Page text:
Military expenditures

1% of GDP (2021 est.)

1% of GDP (2020 est.)

2.4% of GDP (2019 est.) (approximately $2.08 billion)

2% of GDP (2018 est.) (approximately $2.08 billion)

3.6% of GDP (2017 est.) (approximately $2.75 billion)

note: many defense expenditures are probably off-budget

country comparison to the world: 134

Military and security service personnel strengths

information varies widely; estimated 100-125,000 active duty armed forces personnel; approximately 30-40,000 Rapid Support Forces (2022)

Military equipment inventories and acquisitions

the SAF's inventory includes a mix of Chinese, Russian, Soviet-era, Ukrainian, and domestically-produced weapons systems; since 2010, the leading arms providers to the SAF have been Belarus, China, Russia, and Ukraine; North Korea has also provided arms; Sudan has a domestic arms industry that manufactures ammunition, small arms, and armored vehicles, largely based on older Chinese and Russian systems (2022)

Military service age and obligation

18-33 years of age for compulsory or voluntary military service for men and women; 1-2 year service obligation (2022)

note: implementation of conscription is reportedly uneven

Military deployments

Sudan joined the Saudi-led coalition that intervened in Yemen in 2015, reportedly providing as many as 40,000 troops during the peak of the war in 2016-17, mostly from the Rapid Support Forces; by 2021, Sudan had reduced the size of the force to about a brigade (approximately 2-3,000 troops) (2022)

Military - note

the Sudanese military has been a dominant force in the ruling of the country since its independence in 1956; in addition, the Sudanese military and security forces have a large role in the country's economy, reportedly controlling over 200 commercial companies, including businesses involved in gold mining, rubber production, agriculture, and meat exports

the United Nations Interim Security Force for Abyei (UNISFA) has operated in the disputed Abyei region along the border between Sudan and South Sudan since 2011; UNISFA's mission includes ensuring security, protecting civilians, strengthening the capacity of the Abyei Police Service, de-mining, monitoring/verifying the redeployment of armed forces from the area, and facilitating the flow of humanitarian aid; UNISFA had about 2,000 personnel deployed as of mid-2022

in addition, the United Nations African Union Hybrid Operation in Darfur (UNAMID) operated in the war-torn Darfur region between 2007 and the end of its mandate in July 2021; UNAMID was a joint African Union-UN peacekeeping force with the mission of bringing stability to Darfur, including protecting civilians, facilitating humanitarian assistance, and promoting mediation efforts, while peace talks on a final settlement continued; UNAMID withdrew the last of its personnel in December 2021; note - the October 2020 peace agreement provided for the establishment of a Joint Security Keeping Forces (JSKF) comprised of 12,000 personnel tasked with securing the Darfur region in the place of UNAMID; in June 2021, Sudan's transitional government announced it would increase the size of this force to 20,000 and expand its mission scope to include the capital and other parts of the country suffering from violence; the force would include the SAF, RSF, police, intelligence, and representatives from armed groups involved in peace negotiations; in Sep 2022, the first 2,000 members of the JSKF completed trainingmake note of the official name (2022)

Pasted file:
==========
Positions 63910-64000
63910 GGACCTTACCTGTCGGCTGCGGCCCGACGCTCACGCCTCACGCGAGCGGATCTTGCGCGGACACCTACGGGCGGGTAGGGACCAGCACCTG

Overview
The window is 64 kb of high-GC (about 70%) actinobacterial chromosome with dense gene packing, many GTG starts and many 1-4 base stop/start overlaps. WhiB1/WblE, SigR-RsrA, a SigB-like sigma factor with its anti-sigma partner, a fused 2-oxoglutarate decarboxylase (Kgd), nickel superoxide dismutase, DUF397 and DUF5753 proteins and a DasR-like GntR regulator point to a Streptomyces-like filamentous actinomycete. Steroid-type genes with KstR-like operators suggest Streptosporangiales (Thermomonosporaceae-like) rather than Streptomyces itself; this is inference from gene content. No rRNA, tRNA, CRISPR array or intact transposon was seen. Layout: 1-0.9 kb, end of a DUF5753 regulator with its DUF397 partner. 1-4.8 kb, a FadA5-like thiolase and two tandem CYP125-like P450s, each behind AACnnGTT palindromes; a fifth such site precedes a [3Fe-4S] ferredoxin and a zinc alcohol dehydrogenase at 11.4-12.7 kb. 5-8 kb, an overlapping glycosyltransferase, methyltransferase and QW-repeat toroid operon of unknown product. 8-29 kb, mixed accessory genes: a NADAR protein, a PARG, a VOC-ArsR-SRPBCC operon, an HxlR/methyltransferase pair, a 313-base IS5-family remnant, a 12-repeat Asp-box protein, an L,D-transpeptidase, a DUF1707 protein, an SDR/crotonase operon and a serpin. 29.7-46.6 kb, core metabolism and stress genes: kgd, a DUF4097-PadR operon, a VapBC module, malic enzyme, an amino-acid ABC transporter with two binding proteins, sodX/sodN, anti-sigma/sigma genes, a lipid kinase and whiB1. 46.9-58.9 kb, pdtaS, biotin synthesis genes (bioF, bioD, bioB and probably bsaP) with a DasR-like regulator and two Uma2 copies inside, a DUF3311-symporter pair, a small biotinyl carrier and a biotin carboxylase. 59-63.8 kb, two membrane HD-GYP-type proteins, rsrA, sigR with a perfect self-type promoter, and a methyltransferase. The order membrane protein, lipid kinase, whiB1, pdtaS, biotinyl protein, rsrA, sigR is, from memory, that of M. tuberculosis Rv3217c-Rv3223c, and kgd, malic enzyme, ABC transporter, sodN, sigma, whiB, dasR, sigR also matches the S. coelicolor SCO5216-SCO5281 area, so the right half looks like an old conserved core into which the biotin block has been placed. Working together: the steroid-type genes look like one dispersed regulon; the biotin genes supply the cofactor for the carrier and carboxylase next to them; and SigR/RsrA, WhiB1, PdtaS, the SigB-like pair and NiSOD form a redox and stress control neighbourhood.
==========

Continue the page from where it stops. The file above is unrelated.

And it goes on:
Terrorism

Terrorist group(s)

Islamic State of Iraq and ash-Sham (ISIS); al-Qa’ida; Harakat Sawa’d Misr

note: details about the history, aims, leadership, organization, areas of operation, tactics, targets, weapons, size, and sources of support of the group(s) appear(s) in Appendix-T

Transnational Issues

Disputes - international

Sudan-Central African Republic: periodic violent skirmishes persist among related pastoral populations along the border with the Central African Republic over water and grazing rights; Sudan closed its border with the Central African Republic in January 2022 due to security concerns